Congress alone exercises the power of taxation. Members decide what to tax, how to tax, and how much tax will be imposed. The president only exercises such tax powers as may be delegated by Congress. Without legislative authorization, the president cannot increase or reduce taxes or diminish or expand the coverage of tax laws. The power of taxation is circumscribed by constitutional mandates stating that taxation shall be uniform, equitable, and progressive (Section 28 (1), Article VI, of the Constitution of the Republic of the Philippines). Uniformity in taxation means that people or things belonging to the same class shall be taxed at the same rate. Equality in taxation means that the tax imposed should be determined on the basis of the value of the property taxed. To be equitable means that the tax burden should be imposed on the basis of a taxpayer’s capacity to pay. A progressive system of taxation is essentially an equitable system of taxation and is suited to the economic conditions of the people.

War Power and Power of Concurrence

Congress, by a vote of two thirds of both houses, in joint session assembled, voting separately, has the sole power to declare the existence of a state of war (Section 23 (1), Article VI, of the Constitution of the Republic of the Philippines). The war power of Congress proceeds from a recognition that war has already begun or has been provoked by the enemy, and Congress is only affirming its existence. Any amnesty granted by the president and any treaty or international agreement the president entered into in behalf of the Government becomes valid and effective only upon concurrence of at least two thirds of all the members of the Senate (Section 19 and Section 21, Article VI, of the Constitution of the Republic of the Philippines). The Constitution of the Republic of the Philippines does not distinguish between a treaty and an international agreement. Both are subject to the power of concurrence of Congress through the Senate. This underlies controversies on the validity of the Mutual Logistics and Support Agreement between the United States and the Philippines. Billed as an executive agreement, it is, nonetheless, an international agreement that, under the Constitution of the Republic of the Philippines, requires Senate concurrence to be valid.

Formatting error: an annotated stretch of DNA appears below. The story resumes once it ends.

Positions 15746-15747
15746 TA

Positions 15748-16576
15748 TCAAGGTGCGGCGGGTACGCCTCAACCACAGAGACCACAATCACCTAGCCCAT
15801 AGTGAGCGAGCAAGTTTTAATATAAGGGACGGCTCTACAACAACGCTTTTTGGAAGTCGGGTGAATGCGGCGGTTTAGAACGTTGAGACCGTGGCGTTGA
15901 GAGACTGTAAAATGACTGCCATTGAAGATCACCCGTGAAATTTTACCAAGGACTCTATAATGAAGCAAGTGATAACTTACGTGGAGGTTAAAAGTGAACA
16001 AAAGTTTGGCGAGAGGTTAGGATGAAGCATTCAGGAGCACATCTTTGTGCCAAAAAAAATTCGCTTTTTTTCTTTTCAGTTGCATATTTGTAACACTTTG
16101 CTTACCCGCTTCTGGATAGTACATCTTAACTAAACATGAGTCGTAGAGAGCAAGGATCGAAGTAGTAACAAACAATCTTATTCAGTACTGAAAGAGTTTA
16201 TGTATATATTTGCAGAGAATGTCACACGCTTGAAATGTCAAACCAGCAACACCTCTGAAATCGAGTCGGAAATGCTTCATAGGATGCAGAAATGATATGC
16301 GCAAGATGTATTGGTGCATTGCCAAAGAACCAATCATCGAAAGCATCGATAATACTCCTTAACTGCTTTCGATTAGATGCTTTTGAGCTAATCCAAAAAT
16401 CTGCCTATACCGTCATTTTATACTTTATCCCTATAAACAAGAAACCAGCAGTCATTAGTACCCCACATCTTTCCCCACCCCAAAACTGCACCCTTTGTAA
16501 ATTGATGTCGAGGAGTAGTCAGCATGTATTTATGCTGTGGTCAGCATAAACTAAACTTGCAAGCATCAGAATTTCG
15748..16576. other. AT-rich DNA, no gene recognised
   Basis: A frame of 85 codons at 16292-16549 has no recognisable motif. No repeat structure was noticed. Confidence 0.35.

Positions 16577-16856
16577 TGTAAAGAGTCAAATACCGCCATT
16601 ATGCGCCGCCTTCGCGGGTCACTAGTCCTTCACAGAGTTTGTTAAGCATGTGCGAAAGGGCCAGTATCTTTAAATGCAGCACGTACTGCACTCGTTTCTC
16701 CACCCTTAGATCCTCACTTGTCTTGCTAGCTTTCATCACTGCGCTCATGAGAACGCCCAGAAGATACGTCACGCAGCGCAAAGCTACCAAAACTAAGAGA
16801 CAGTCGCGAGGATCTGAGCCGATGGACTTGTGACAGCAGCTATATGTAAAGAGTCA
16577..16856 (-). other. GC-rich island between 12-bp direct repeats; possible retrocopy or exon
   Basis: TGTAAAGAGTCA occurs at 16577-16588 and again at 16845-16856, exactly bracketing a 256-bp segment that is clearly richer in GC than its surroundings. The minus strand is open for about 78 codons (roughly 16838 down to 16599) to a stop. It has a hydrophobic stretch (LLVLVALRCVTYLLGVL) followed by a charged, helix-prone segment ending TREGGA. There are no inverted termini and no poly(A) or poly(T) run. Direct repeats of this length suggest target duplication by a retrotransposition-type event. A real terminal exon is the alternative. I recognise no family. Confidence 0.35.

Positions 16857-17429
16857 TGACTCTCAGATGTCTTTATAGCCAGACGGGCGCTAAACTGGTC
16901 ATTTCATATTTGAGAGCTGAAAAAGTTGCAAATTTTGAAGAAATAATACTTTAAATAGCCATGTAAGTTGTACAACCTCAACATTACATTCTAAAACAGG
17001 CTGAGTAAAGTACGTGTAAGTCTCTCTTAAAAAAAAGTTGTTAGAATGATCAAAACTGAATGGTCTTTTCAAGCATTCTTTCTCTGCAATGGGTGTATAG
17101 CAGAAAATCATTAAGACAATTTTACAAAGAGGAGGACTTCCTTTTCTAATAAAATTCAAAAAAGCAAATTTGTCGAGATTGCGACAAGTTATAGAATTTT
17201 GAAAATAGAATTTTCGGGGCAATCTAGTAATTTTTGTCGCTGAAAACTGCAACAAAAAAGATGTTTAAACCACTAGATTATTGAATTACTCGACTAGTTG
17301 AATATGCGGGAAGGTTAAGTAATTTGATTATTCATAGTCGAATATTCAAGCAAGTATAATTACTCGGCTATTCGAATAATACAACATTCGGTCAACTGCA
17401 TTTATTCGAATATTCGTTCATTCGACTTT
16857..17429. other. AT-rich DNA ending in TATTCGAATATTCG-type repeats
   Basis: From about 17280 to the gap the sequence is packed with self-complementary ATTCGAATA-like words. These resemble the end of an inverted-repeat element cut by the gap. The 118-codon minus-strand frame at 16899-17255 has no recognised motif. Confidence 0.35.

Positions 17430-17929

Impeachment Power